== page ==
City seeks feedback on CO ordinance
City officials are seeking feedback on a proposed ordinance that would require carbon monoxide detectors with 10-year non-replaceable, non-removable batteries in all rental properties in Superior by 2020.
The city hosts a public meeting on the ordinance from 6-7:30 p.m. Oct. 5 at Superior Public Library, 1530 Tower Ave. Anyone who has a stake, concern or issue with the proposed ordinance is encouraged to attend. Councilors, building and fire inspectors, Fire Chief Steve Panger and Mayor Jim Paine are expected to attend.
By state law, carbon monoxide detectors are required in all residences with fuel-burning appliances or attached garages. Similar to smoke alarms, the detectors sound an alarm if there are dangerous levels of carbon monoxide — a colorless, odorless gas — present.
One detector must be installed in the basement, and one on every floor of a residence, near sleeping areas. More detectors may be required in larger buildings, depending on where fuel-burning appliances are located.
The city ordinance would step up requirements for landlords, making units with 10-year tamper-proof batteries mandatory in all rental properties, even one- and two-family dwellings.
Carbon monoxide sensors only had a seven-year life until recently, according to Panger. The new technology that permits 10-year sensors was brought to his attention by local landlord John Mahan.
"If the ordinance is passed it is a win-win for all concerned," Mahan said.
It would make tenants safer because they won't be able to remove the batteries, Mahan said. The detectors also chirp at the end of their 10-year life span and cannot be silenced. So they will get changed when they need to. It will also prevent some of the conflicts between the Superior Fire Department and landlords, he said.
Although the 10-year units are about $5 more than the battery units, they actually cost less when you add in the extra $1.70 a year for a battery. It will also cut down on maintenance trips to replace batteries.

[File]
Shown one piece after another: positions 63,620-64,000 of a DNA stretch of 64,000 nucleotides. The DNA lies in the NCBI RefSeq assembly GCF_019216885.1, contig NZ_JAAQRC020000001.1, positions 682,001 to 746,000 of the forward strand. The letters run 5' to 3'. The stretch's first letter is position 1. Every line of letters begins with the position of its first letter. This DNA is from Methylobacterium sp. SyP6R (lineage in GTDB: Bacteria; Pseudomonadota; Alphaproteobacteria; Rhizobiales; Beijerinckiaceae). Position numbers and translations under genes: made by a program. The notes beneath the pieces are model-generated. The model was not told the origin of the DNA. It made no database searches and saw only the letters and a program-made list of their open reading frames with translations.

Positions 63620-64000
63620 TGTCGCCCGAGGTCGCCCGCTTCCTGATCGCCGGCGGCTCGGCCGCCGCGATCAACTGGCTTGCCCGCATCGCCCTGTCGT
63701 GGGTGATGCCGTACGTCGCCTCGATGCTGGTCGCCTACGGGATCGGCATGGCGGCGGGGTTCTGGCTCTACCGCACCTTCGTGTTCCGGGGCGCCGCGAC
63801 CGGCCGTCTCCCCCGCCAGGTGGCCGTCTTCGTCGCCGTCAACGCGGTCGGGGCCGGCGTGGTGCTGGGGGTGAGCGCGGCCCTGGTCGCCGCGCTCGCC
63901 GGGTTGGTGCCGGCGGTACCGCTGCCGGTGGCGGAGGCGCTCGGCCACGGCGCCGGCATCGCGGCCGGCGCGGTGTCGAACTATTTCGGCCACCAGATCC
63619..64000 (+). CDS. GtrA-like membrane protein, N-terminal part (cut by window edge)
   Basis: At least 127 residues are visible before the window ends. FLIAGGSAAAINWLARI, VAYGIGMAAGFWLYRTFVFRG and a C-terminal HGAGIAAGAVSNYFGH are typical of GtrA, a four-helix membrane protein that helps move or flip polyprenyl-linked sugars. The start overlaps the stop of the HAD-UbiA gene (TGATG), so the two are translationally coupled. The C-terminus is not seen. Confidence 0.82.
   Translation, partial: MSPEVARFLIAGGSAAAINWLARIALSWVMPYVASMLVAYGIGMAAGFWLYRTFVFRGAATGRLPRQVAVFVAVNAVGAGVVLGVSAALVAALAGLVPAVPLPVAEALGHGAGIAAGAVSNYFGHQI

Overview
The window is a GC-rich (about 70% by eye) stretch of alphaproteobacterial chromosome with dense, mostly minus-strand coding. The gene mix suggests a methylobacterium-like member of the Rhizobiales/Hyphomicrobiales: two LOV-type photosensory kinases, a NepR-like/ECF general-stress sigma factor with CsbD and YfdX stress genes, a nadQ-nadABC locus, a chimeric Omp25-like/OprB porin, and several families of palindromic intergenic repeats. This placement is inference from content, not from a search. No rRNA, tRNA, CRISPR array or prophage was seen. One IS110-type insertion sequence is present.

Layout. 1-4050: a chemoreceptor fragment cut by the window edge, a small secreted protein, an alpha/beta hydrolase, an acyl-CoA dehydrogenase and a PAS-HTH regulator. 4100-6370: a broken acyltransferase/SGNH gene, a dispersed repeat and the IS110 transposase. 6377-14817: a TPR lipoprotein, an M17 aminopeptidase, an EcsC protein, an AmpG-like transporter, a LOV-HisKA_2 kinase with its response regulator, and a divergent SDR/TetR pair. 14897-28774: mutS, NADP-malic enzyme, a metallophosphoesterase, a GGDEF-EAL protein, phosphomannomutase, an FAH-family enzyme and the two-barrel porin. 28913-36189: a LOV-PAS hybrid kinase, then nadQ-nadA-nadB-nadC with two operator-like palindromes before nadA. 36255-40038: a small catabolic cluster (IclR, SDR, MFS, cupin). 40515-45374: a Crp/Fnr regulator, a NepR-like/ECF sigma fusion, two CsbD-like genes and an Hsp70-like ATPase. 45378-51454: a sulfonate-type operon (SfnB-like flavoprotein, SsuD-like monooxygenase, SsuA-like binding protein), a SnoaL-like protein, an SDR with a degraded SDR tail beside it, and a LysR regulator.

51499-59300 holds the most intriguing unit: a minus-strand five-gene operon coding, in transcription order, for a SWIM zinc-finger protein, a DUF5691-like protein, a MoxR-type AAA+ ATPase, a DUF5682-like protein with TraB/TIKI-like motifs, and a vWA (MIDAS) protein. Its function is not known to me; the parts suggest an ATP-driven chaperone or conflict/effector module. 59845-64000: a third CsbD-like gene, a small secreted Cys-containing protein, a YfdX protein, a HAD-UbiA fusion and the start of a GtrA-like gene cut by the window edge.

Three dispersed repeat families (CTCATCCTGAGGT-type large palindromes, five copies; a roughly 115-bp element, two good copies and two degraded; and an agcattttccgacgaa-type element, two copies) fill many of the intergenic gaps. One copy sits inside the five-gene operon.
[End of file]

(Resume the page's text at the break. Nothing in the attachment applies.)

The city has had a similar ordinance requiring 10-year tamper-proof smoke detectors in rental property since Jan. 1, 2008.
The proposed lead time for landlords to comply is a point of concern, according to Mahan and Superior Landlords Association Program chairman Marty Curtiss. The current draft of the carbon monoxide detector ordinance gives landlords until January of 2020 to make the switch.
"One of the things the landlords asked for is a phased installation," Mahan said. "We are asking that as the carbon monoxide detectors reach the end of their life, that would be when they would be required to be changed to the newer tamperproof units."
He estimated that under those guidelines, about 95 percent of units would be changed in seven years and all of them would be changed in 10.
Panger said the time frame is open for discussion.
"We'll change the date if it's a problem," he said. "We don't want people to have to take out good detectors."
Another concern voiced by Curtiss was confusion that could be caused because the current draft of the ordinance is intertwined with the city's smoke detector rules.
Panger said that the carbon monoxide ordinance will be separated from the smoke detector ordinance.
The current draft has already passed the city's Public Safety Committee.
Panger called it a working document and said that city officials were interested in taking public feedback before presenting it to the city council for a vote.
Even if changes are made, the fire chief said, it wouldn't have to go back to the committee before heading to the council floor.
We're just looking at a few details," Panger said. "We're not changing the whole ordinance. We're just changing some details. It effectively doesn't change the ordinance."
Feedback from landlords, he said, is crucial right now.
Information about the new technology is getting out, even without an approved ordinance.
"We're actually already telling people if they are switching out carbon monoxide detectors to change it to the 10-year," Panger said.
If the ordinance is approved, fire inspectors plan to hand out information about the 10-year detectors to landlords each time they inspect a rental. They will also post information on the department's website and Facebook page.